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Elena Fantozzi

PhD Student

Director of Studies: Dr Mahmut Tor, National Pollen and Aerobiology Research Unit, Institute of Science and the Environment, University of Worcester, UK.

Project: “Investigating PAMP/DAMP triggered immunity during Arabidopsis/Hyaloperonospora interactions”.  

Everyday plants face with a number of pathogenic and non-pathogenic organisms. In this programme we will investigate the interaction between the Arabidopsis plant and the obligate biotrophic oomycete Hyaloperonospora arabidopsidis.

Oomycetes form a large group of microorganisms that resembles fungi in their morphological features but are more closely related with brown algae. These hemibiotrophic/biotrophic pathogens establish intimate relations with their hosts by forming haustoria during the infection, which are well known structures used for obtaining nutrients from the plant, redirecting host metabolism and suppressing host defence in biotrophy (Hahn and Mendgen, 2001; Voegele and Mendgen, 2003; O’Connell and Panstruga, 2006).

Plants are sessile organisms which, due to their nature, can’t escape pathogens; for this reason they have evolved different mechanisms to cope with those organisms and survive. Plants’ innate immunity is basically a multi-layered recognition system, the first of which involves the recognition of MAMPs (conserved molecules characteristic of an entire class of microbes or PAMPs if the organism is a pathogen) by some surface (transmembrane) receptors, known as pattern recognition receptors (PRRs) (Monaghan and Zipfel, 2012).

FLAGELLIN SENSING2 (FLS2) and EF-TU RECEPTOR (EFR), which specifically bind to flg22 (recognised epitope of flagellin, the major component of bacterial flagellum) and elf18/26 (epitope derived from elongation factor Tu) respectively (Roux et al., 2011) are two intensively studied PRRs In Arabidopsis.  After the recognition of these non-self molecules, the plant triggers profound physiological changes, such as bursts of calcium and reactive oxygen species (ROS), ion fluxes, activation of mitogen-associated and calcium-dependent protein kinases (MAPKs and CDPKs) leading to a massive transcriptional reprogramming, known as PTI (PAMPs-triggered immunity) (Monaghan and Zipfel, 2012).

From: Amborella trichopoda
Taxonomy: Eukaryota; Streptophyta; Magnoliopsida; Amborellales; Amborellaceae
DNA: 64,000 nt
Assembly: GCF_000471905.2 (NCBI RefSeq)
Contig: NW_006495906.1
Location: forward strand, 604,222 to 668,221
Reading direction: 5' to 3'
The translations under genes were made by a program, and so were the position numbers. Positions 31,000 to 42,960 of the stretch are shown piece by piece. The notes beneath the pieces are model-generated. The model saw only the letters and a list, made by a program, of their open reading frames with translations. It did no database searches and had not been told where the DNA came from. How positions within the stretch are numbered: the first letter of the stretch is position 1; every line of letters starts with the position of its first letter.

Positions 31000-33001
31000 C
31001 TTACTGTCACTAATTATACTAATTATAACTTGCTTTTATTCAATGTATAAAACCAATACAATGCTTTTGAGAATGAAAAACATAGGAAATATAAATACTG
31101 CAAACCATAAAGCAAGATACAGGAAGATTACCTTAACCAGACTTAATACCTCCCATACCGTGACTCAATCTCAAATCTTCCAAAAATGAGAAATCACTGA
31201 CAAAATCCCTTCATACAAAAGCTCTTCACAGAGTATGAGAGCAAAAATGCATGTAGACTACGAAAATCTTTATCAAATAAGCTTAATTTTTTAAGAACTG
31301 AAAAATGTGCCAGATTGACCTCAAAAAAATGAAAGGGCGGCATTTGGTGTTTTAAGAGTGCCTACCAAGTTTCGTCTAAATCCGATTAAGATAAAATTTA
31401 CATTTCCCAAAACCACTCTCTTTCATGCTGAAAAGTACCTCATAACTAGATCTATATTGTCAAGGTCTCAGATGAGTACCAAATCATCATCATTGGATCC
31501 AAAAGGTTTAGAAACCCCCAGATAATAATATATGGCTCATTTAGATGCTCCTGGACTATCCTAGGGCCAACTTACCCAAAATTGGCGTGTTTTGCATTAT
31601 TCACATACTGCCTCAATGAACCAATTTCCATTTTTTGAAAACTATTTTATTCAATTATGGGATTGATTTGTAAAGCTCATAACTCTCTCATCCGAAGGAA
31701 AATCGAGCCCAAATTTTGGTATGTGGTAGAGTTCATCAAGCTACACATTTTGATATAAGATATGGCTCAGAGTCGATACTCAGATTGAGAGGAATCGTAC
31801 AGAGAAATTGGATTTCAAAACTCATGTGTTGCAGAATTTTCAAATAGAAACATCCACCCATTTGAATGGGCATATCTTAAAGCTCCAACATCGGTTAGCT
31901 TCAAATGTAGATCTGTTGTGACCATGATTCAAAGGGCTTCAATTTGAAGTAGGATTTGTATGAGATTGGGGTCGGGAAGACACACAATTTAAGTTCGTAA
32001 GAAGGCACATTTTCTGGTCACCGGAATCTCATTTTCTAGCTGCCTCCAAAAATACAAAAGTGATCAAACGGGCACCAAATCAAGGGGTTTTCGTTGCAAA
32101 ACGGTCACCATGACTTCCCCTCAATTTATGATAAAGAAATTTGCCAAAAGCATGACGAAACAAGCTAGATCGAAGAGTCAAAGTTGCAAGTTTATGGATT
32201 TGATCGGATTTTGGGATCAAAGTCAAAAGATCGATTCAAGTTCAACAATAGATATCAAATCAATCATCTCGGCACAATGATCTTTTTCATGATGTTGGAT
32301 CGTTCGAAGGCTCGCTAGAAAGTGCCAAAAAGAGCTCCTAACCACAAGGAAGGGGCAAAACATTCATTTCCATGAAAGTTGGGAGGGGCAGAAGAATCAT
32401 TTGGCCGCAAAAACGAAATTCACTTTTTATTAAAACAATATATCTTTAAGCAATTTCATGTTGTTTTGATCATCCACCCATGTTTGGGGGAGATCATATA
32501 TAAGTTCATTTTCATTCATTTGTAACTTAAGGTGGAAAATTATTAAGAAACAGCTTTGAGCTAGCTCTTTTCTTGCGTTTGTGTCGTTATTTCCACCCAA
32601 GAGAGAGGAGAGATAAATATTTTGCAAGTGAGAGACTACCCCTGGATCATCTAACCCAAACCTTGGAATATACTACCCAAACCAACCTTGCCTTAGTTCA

In order to initiate an appropriate defence, some of these PRRs are also able to recognize some molecules that are released or produced under stress conditions, such as infections by pathogenic microorganisms or wound, called damage-associated molecular patterns (DAMPs). In this way the immune response will be amplified (Tör et al, 2009; Roux et al., 2011).

Some specialized pathogenic microbes, however, are able to overcome PTI mechanisms of defence thanks to molecules, called effectors, that can circumvent the detection of PAMPs, or interfere with PTI/MTI by delaying, suppressing or reprogramming host responses. Those effector molecules are products of an avirulence gene that is specific to a certain microbial strain, which could be recognized by a matching R-gene, specific to a certain plant cultivar. After the recognition of the effector by the cognate receptor, effector-triggered immunity (ETI) is initiated with different consequences, first of which is the establishment of a hypersensitive reaction (HR) characterized by local cell death around the infection area (Altenbach and Robatzek, 2007).

The aim of the study is to identify PAMPs from the downy mildew pathogen and DAMPs from the infected Arabidopsis tissues. In addition, we will search for possible receptors in Arabidopsis for these molecules.


Altenbach, D. and Robatzek, S. (2007) Pattern recognition receptors: from the cell surface to intracellular dynamics. Mol Plant Microbe Interact, 20 (9), 1031-1039.

Hahn, M. and Mendgen, K. (2001) Signal and nutrient exchange at biotrophic plant-fungus interfaces. Curr Opin Plant Biol., 4 (4), 322-327.

Monaghan, J. and Zipfel, C. (2012) Plant pattern recognition receptors complexes at the plasma membrane. Curr Opin Plant Biol., 15 (4), 349-357. O’Connell, R.J. and Panstruga, R. (2006) Tête à tête inside a plant cell: establishing compatibility between plants and biotrophic fungi and oomycetes. New Phytologist, 171 (4), 699-718.

Roux, M., Schwessinger, B., Albrecht, C., Chinchilla, D., Jones, A., Holton, N., Malinovsky, F. G., Tör, M., de Vries, S. and Zipfel, C. (2011) The Arabidopsis leucine-rich repeat receptor-like kinases BAK1/SERK3 and BKK1/SERK4 are required for innate immunity to hemibiotrophic and biotrophic pathogens. The Plant Cell, 23, 2440-2455.

Tör, M., Lotze, M. T. and Holton, N. (2009) Receptor mediated signalling in plants: molecular patterns and programmes. Journal of Experimental Botany 60: 3645 – 3654.

Voegele, R. T and Mendgen, K. (2003) Rust haustoria: nutrient uptake and beyond. New Phytologist, 159 (1), 93-100.